The Science of tDCS

Understand tDCS, the technology used in PlatoWork, and the science behind it

What is tDCS?

What can tDCS be used for?


TMS Maintenance

Following succesful TMS treatment, TES stimulation can be a valuable tool in order to prevent relapse and maintain the mental health of your patients

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There is level A evidence (definitely effective) for TES stimulation over the left prefrontal cortex to improve depression symptoms. No specific tasks are required by the client and they can wear the TES headset in the comfort of their own home.

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There is level B evidence (probably effective) for TES stimulation over the right prefrontal cortex to reduce cravings in various addiction disorders (nicotine, alcohol, cannabis, cocaine, gambling, etc).

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Clinical use

As a relatively side effect free method for changing neural activity, there has been a great deal of research in using tDCS as a treatment tool for a variety of disorders. Namely, tDCS is growing in popularity as a treatment tool for depression. Several weeks of sessions are associated with a significant reduction in depressive symptoms (Kalu et al. 2012, Lin et al. 2021). The mild side effect profile of tDCS allows it to be easily combined with other treatments or for it to be used to maintain benefits from treatment. tDCS is approved as a depression treatment in the EU.

There is also strong evidence for the effectiveness of tDCS in the treatment for addiction. Studies show reduced cravings after tDCS stimulation in cases of overeating, and smoking. tDCS also induced changes in white matter structures predicting reduced cravings in drug abuse (Fregni et al. 2008, Sauvaget et al. 2015, Nakamura-Palacios et al. 2016)

Lastly, tDCS has long been examined in the context of pain management. Studies suggest a significant and long lasting reduction in perceived pain after even brief periods of stimulation (Ayache et al. 2016, Boggio et al. 2008).

Experimental use

The study of tDCS is a constantly growing field of research. From a handful of published papers a year two decades ago, to almost 1000 new peer reviewed tDCS papers published annually in recent years. Many of these areas are still too undeveloped for us to focus on, but we are committed to supporting alternative protocols and uses.

Examples of novel tDCS research, that could be replicated with PlatoWork, are as diverse as providing relief from tinnitus (Faber et al. 2012), significantly decreasing auditory hallucinations in schizophrenia (Bunelin et al. 2012), and improving recognition memory in Alzheimer patients(Ferrucci et al. 2008). Along with hundreds of others, in fact there’s a pretty good chance that any application you can think of has already been examined.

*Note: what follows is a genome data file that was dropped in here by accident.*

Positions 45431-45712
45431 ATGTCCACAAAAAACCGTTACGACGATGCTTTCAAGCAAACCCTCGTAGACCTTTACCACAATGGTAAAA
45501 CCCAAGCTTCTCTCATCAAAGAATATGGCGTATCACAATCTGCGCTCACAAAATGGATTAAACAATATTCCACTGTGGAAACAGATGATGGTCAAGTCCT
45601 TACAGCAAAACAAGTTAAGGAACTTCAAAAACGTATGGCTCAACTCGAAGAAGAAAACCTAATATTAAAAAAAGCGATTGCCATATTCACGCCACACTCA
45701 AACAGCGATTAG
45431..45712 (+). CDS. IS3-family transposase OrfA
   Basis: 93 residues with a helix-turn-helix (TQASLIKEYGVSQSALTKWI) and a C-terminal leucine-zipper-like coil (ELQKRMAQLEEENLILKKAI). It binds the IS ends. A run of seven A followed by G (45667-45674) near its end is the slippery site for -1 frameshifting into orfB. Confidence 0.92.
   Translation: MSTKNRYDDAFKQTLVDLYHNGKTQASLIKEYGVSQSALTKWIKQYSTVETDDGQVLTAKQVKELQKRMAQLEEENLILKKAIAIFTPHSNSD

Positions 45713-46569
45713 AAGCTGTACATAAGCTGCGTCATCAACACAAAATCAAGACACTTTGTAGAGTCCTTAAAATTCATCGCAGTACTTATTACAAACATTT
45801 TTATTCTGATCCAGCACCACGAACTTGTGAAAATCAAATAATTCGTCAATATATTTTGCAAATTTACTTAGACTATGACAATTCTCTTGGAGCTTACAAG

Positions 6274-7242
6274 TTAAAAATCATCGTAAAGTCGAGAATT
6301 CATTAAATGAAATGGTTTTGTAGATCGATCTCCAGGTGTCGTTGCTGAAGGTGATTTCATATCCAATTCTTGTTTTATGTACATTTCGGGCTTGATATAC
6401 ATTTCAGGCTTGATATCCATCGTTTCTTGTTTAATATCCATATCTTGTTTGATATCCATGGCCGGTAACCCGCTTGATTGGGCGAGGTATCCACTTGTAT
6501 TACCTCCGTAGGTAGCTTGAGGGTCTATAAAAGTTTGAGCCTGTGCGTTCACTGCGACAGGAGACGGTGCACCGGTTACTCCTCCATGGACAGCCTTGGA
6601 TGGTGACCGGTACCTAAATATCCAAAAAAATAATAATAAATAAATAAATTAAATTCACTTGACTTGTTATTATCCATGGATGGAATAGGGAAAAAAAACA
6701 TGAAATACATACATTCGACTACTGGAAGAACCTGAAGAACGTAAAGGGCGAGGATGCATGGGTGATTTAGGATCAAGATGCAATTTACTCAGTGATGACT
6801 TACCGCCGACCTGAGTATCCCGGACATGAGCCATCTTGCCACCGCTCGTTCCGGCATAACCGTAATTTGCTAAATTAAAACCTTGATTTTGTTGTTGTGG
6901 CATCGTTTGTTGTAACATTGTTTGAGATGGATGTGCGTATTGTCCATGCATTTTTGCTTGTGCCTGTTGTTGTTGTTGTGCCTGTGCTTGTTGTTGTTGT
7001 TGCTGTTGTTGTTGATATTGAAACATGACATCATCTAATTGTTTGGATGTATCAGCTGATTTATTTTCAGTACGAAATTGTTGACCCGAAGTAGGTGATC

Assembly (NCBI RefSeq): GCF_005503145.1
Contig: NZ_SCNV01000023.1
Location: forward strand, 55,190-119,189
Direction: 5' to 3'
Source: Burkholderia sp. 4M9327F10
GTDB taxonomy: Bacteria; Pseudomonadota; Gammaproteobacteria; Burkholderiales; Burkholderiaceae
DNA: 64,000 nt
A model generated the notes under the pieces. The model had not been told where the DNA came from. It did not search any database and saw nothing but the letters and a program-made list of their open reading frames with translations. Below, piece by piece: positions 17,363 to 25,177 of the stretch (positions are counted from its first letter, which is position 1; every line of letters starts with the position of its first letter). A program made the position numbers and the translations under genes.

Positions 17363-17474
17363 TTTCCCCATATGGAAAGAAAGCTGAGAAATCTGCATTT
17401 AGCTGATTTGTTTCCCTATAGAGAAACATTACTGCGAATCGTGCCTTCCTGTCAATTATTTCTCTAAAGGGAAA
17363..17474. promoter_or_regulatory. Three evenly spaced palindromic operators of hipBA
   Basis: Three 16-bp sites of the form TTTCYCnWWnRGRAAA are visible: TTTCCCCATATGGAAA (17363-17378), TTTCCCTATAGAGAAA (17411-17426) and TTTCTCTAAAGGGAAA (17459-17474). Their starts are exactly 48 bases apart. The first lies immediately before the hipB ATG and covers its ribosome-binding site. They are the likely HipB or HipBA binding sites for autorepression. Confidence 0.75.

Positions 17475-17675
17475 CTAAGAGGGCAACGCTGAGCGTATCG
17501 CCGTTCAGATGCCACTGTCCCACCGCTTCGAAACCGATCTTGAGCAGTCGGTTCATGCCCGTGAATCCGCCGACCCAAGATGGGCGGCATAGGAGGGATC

What can PlatoWork do?

The PlatoWork headset allows any clinical institution access to high precision and quality tDCS technology. With three electrodes designed to let the user identify correct scalp locations and mount the headset appropriately, the PlatoWork headset allows for a wide variety of montages. In addition, PlatoWork is designed to be completely safe with several layers of failsafe preventing any malfunction of the headset.
Each electrode can act as both anode and cathode, and the headset can be tilted to sit at three different locations on the head, this can create dozens of clinically and scientifically relevant applications. The two most commonly used montages are quite similar though:

Anode left dorsolateral prefrontal cortex, cathode right dorsolateral cortex: Mostly referred to as the bifrontal montage, this is the electrode placement used most frequently in tDCS research. The montage has been found to affect a wide range of cognitive metrics in healthy individuals improving learning speeds and working memory. In clinical settings it has been found to be effective in reducing symptoms of depression, addiction cravings, and pains.

Cathode left dorsolateral prefrontal cortex, anode right dorsolateral cortex: The same montage as above but with the polarities switched. This montage has repeatedly shown to be effective in improving intuition and creativity across a wide range of tests.

What exactly does tDCS do in the brain?

tDCS is, at its core, a fairly simple technology. A battery sends a current over two electrodes placed on the head. The current enters through one electrode, goes through the underlying brain areas and goes out through the other. The interesting thing is what happens in the brain when the electric field is on:

tDCS changes the firing threshold of the neurons thereby making it just slightly easier for them to fire. Because it is now easier for the neurons to activate, there is more neuronal activity. This in turn then causes the onset of a process called long term potentiation, which causes a further increase in firing rates, and also the physical growth of new connections and the strengthening of existing connections (Stagg et al. 2018, Reato et al. 2019). This way, tDCS does not only increase brain activity directly but also makes the brain more plastic, increasing learning speeds and helping the brain break out of negative feedback loops. The direct effects of stimulation last from a few minutes into the stimulation session and up to an hour afterwards. The indirect effects of new connections and changes to the brain states last for much longer.

Ask our experts

Prof. Alexander Sack, PhD

Clinical use of TES and neuromodulation

Morten Gørtz Jønsson

tDCS technology and research


Using PlatoWork

Recommended use

- Stimulate up to 5 times a week, 1 session a day

- 30 minute stimulation per session (pre-programmed in the app)

- Stimulation can, with benefit, be applied during other therapeutic interventions such as talk therapy.


General contraindications for the use of tDCS
The list below includes cases where we do not recommend using tDCS, as there are still open questions when it comes to safety:
- During pregnancy
- For individuals under 18 years
- For individuals with metallic or electric implants over the jaw line, e.g metal plates in the skull, cochlear implants or deep brain stimulation electrodes.
- For individuals with epilepsy or a history of seizures

tDCS without clinical supervision

If you are using tDCS without support from clinical personnel, we do not recommend using it as a treatment tool for any psychiatric, neurological or developmental disorders. If you wish to use tDCS in treatment, relevant medical personnel should always be consulted.


Even though tDCS is considered a completely safe form of brain stimulation, there are some crucial safety measures that must be taken into account in devices like PlatoWork to ensure that the product can only deliver the desired current and voltage.